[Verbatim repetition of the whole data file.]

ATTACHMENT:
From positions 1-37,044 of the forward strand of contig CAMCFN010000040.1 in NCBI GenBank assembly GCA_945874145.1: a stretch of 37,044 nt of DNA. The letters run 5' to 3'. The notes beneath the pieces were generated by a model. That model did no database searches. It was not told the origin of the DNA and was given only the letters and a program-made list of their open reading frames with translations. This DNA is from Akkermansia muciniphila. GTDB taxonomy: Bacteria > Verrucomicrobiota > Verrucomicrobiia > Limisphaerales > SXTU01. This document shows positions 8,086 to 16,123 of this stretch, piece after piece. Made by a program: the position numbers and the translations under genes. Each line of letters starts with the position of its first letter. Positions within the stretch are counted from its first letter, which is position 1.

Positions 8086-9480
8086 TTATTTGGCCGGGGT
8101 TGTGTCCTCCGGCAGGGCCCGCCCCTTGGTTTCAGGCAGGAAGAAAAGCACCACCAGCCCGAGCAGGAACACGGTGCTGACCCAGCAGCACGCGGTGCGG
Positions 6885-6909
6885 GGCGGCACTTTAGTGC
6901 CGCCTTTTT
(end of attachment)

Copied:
From positions 1-37,044 of the forward strand of contig CAMCFN010000040.1 in NCBI GenBank assembly GCA_945874145.1: a stretch of 37,044 nt of DNA. The letters run 5' to 3'. The notes beneath the pieces were generated by a model. That model did no database searches. It was not told the origin of the DNA and was given only the letters and a program-made list of their open reading frames with translations. This DNA is from Akkermansia muciniphila. GTDB taxonomy: Bacteria > Verrucomicrobiota > Verrucomicrobiia > Limisphaerales > SXTU01. This document shows positions 8,086 to 16,123 of this stretch, piece after piece. Made by a program: the position numbers and the translations under genes. Each line of letters starts with the position of its first letter. Positions within the stretch are counted from its first letter, which is position 1.

Positions 8086-9480
8086 TTATTTGGCCGGGGT
8101 TGTGTCCTCCGGCAGGGCCCGCCCCTTGGTTTCAGGCAGGAAGAAAAGCACCACCAGCCCGAGCAGGAACACGGTGCTGACCCAGCAGCACGCGGTGCGG
Positions 6885-6909
6885 GGCGGCACTTTAGTGC
6901 CGCCTTTTT